You Should Probably Compare Yourself To Others More, Not Less

Comparing yourself to others is frowned upon because it leads to envy, but even that can be productive.

You Should Probably Compare Yourself To Others More, Not Less
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Your colleague just won a big award. At a meeting your manager praises your coworker for making yet another huge sale. Your friend posts a photo on Facebook with her photogenic spouse, gorgeous kids, and happy dog in a moment of beachside bliss. Ugh, how annoying


You know what you should do: Send a congratulatory email. Smile and clap. Hit the “like” button. But you don’t. Because if you’re honest with yourself, sometimes others’ successes make you feel terrible.

The good news is that this is a normal (just ask Morrissey)–so much so that, according to psychologist Josh Gressel, there’s a word for “envy” in every language. The emotion even has an evolutionary basis.

The bad news is that social convention–from the Tenth Commandment through Teddy Roosevelt (“Comparison is the thief of joy”) –frowns on measuring ourselves against others’ gains. But according to a growing body of research, it may not be such a bad thing. In fact, you should probably be doing more of it. Here’s why.

How Others’ Wins Can Help You

To be sure, some research suggests that making social comparisons to others who seem better off (referred to as “upward social comparisons”) is associated with negative emotions. University of Michigan psychologist Ethan Kross and colleagues have linked Facebook to decreases in well-being for this reason, and positive psychologist Michelle Gielan likewise calls this “the downside of social media.”

But envy–of either the digital or analog varieties–isn’t all bad. In fact, it can be instructive. Recognizing feelings of envy helps us learn what’s important to us; it can be a useful source of growth and even provide clarity about our future goals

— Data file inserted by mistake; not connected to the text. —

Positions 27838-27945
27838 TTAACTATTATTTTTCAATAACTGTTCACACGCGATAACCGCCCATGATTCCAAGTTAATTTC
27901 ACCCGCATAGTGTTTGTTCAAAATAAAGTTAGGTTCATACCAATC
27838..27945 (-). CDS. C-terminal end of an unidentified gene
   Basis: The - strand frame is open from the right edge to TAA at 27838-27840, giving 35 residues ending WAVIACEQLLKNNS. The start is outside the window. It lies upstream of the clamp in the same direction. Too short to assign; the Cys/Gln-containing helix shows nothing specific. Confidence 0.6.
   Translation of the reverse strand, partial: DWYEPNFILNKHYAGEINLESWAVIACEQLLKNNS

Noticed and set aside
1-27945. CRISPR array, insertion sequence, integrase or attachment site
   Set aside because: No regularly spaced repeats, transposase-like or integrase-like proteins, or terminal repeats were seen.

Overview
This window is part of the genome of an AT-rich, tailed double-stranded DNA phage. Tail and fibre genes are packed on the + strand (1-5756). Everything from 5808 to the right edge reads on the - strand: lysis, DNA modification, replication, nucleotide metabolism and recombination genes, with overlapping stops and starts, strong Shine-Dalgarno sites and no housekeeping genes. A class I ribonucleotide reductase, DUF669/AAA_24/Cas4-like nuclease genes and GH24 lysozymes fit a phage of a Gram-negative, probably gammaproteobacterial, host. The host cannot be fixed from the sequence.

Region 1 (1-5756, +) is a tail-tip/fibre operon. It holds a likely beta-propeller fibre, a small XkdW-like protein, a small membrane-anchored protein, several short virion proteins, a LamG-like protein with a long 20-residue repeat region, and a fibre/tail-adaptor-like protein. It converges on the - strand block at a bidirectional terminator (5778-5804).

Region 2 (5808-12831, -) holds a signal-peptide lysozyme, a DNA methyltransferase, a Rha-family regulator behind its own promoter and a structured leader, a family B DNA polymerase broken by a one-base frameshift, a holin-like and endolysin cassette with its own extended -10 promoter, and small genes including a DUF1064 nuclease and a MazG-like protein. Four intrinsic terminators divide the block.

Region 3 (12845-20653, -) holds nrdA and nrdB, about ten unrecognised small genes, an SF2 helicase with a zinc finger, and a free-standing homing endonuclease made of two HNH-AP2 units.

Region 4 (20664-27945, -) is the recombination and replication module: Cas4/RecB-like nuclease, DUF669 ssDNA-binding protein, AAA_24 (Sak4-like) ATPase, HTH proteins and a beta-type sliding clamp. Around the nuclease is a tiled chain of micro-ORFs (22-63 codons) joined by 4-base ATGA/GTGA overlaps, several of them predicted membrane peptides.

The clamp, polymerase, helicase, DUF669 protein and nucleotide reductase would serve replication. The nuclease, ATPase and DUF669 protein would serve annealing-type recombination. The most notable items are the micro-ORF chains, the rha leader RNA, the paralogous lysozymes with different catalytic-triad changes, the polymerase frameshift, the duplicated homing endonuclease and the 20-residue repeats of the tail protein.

Research demonstrates that “benign envy” (to want what someone else has) can lead to increases in motivation, learning, and performance. Adam Grant, most recently the author of Originals has noted (riffing on Roosevelt) “that comparing ourselves to others may be the thief of joy, but it can be a powerful motivator.”


What’s more, the social expectation known as the “norm of reciprocity” suggests that celebrating others’ accomplishments makes it more likely that others will rejoice in your successes. This can be a virtuous circle with concrete upsides to your career. Mutually reveling in one another’s good news can help your reputation and improve your personal relationships, both important ingredients in moving ahead professionally.

Celebrating others’ good news matters a lot to them. Research by Shelly Gable and Harry Reis demonstrates that the responses people receive to good news have important implications on their emotions and well-being. Those responses must be both constructive and emphatic for sharing to be of value–a “good job” offered in passing may not cut it. But these findings extend beyond the workplace to include sharing good news our personal lives, too.